J. Fife Symington, the Republican candidate in this month's special gubernatorial election in Arizona who came to town yesterday for a fund-raiser with President Bush, found himself the target of allegations that he participated illegally in a real estate partnership with a now-failed Phoenix savings and loan.

At a hearing called by Sen. Howard Metzenbaum (D-Ohio), two former bank regulators testified yesterday that Southwest Savings and Loan violated banking regulations in 1983 when it formed a partnership with Symington, one of its directors, to develop a mixed-used project in Phoenix. Southwest subsequently failed in 1989, at a cost to taxpayers that is expected to exceed $250 million. The investment with Symington resulted in a loss to the thrift estimated at $21 million.

The morning testimony by the regulators before a Senate Judiciary subcommittee touched off outrage among Republicans and set off a scramble to find Symington and bring him to the committee before day's end to tell his side of the story. Just half an hour before he was to attend an early evening fund-raiser with Bush at the Madison Hotel, an angry Symington was before the panel denying any wrongdoing. He labeled the charges "absurd" and said Metzenbaum was embarked on a "political smear" campaign to try to influence the Feb. 26 election.

Senate Minority Leader Robert Dole (R-Kan.) took to the Senate floor yesterday afternoon to assail Metzenbaum for holding the hearing, calling it "an unprecedented abuse of Senate power ... I smell politics and it stinks." White House officials also dismissed the allegations as a Democratic campaign ploy.

Metzenbaum told Symington it was not his intention to affect the election, that he would "truly regret that happening." He said the main focus of the hearing was the government's failure to aggressively go after wealthy former savings and loan directors.

Two former government employees, an investigator and a lawyer, also told the committee that federal officials stymied their investigation into the role of Southwest officers and directors in the failure of the thrift. The officers and directors were fully protected against claims by the savings and loan's owner, billionaire shipping magnate Daniel K. Ludwig.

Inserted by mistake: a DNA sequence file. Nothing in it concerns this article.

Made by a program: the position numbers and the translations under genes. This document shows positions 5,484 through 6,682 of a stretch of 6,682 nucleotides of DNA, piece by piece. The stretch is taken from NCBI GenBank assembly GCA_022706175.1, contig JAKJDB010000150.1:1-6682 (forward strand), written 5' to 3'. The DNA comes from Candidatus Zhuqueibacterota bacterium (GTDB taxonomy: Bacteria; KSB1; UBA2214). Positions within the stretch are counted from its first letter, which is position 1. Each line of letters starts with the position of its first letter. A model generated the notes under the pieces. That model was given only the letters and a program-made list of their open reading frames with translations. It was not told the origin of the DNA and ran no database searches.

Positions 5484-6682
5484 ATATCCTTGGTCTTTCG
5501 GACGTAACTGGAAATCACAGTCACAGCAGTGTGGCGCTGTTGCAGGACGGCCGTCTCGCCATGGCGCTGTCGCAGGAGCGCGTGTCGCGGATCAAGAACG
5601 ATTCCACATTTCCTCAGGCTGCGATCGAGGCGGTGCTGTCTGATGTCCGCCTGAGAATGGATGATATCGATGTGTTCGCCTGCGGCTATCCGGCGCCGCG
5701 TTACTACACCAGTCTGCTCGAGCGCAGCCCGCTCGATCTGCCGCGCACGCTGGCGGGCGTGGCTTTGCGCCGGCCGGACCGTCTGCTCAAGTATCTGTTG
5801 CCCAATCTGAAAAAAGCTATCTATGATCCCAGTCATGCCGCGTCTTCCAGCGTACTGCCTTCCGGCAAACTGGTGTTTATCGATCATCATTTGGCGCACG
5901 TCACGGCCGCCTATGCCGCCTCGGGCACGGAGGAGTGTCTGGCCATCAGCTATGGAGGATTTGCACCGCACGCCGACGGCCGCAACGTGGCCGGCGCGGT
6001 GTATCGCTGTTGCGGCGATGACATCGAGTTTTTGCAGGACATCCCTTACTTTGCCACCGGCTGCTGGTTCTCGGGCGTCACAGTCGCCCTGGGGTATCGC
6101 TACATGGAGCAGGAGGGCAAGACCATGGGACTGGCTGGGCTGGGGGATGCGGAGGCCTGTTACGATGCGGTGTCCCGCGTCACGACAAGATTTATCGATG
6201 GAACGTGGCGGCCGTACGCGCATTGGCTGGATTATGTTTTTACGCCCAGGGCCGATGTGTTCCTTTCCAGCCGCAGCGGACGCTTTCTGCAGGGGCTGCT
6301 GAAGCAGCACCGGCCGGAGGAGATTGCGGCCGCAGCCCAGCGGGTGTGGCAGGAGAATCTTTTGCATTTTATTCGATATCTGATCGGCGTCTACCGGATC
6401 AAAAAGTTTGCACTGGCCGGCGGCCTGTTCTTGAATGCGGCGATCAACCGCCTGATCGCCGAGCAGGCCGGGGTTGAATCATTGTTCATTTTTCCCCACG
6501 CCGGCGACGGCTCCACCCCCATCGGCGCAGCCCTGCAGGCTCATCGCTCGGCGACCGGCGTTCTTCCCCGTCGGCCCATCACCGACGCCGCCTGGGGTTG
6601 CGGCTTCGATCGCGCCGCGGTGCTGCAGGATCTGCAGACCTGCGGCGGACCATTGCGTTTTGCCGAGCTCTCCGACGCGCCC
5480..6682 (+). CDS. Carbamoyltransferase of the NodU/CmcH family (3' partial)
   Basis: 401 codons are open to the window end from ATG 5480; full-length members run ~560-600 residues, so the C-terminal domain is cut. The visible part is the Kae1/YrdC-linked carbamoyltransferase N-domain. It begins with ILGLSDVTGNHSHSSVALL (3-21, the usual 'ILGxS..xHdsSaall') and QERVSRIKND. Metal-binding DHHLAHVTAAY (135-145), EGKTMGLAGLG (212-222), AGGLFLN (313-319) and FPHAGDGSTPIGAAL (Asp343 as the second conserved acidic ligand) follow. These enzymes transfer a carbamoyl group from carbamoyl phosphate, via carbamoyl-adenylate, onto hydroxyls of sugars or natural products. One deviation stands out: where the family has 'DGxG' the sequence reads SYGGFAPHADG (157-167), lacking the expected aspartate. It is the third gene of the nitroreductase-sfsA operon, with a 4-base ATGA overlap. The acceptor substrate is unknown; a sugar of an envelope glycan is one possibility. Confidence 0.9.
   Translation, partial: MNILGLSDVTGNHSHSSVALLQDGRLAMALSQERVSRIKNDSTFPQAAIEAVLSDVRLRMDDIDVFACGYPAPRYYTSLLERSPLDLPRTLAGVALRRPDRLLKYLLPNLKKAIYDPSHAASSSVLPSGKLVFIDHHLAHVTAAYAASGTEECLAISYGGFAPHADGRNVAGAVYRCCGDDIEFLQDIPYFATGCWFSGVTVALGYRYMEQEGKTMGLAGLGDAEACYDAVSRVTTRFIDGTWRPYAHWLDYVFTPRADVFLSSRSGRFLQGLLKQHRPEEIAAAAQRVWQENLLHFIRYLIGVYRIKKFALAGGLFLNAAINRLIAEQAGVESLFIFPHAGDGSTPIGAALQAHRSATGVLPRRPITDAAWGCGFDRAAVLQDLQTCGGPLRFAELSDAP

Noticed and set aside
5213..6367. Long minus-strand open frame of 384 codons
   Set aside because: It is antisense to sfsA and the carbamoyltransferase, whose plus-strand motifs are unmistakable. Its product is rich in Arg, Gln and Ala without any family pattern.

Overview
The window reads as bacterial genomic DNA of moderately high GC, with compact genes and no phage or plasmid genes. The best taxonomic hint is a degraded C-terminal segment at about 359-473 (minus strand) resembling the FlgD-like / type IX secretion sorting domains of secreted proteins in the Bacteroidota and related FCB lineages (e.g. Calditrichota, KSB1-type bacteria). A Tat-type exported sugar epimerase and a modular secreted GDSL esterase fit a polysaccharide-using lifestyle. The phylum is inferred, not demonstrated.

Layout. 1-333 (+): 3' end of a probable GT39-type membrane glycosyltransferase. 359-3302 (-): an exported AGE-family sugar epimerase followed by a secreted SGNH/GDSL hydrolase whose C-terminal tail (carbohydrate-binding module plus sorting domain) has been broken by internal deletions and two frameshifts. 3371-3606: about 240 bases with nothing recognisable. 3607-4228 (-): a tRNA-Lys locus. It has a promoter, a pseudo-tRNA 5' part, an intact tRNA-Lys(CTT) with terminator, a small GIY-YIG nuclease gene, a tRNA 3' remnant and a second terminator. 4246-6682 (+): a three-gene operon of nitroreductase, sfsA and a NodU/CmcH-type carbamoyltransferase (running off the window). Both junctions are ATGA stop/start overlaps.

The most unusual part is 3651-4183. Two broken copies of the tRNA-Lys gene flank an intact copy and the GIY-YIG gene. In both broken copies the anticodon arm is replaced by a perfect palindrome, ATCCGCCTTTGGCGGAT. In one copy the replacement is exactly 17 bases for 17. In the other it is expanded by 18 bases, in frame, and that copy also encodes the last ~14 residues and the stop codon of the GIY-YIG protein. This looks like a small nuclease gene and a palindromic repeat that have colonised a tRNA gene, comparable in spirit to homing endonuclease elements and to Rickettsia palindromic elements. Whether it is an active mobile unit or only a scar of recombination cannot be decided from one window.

A former Federal Deposit Insurance Corp. lawyer, Mark Hollander, testified that a superior told him to drop the probe because Ludwig was "extremely politically influential." Hollander said he was fired last year for pressing the investigation.

Investigators working for Metzenbaum's antitrust subcommittee discovered Federal Home Loan Bank Board reports that stated that Symington and Southwest formed their partnership venture in September 1983, while Symington was a member of the board of directors -- a violation of thrift conflict-of-interest rules. Southwest invested $30 million to purchase the land for the project, the 20-acre mixed-use Camelback Esplanade in Phoenix.

Bank regulators also reported that the land was purchased without an appraisal, in violation of banking regulations.

Symington insisted that "there was an appraisal." He said that it was a "preliminary opinion" from an appraiser but that such documents are routinely accepted by lending institutions. He also said that "to the best of my knowledge, {bank board officials} were kept apprised of the acquisition" and therefore of his involvement as both partner and director until his resignation as director in January 1984.

Symington became a 19 percent owner of the project, although he had invested no capital, according to the report of committee investigators. He became the project's development manager and earned more than $2 million in fees. Since then, however, undeveloped land at the Camelback project has fallen in value, and losses to Southwest, which now is under the control of the Resolution Trust Corp., the federal agency that is disposing of failed savings and loans, are estimated at $21.6 million.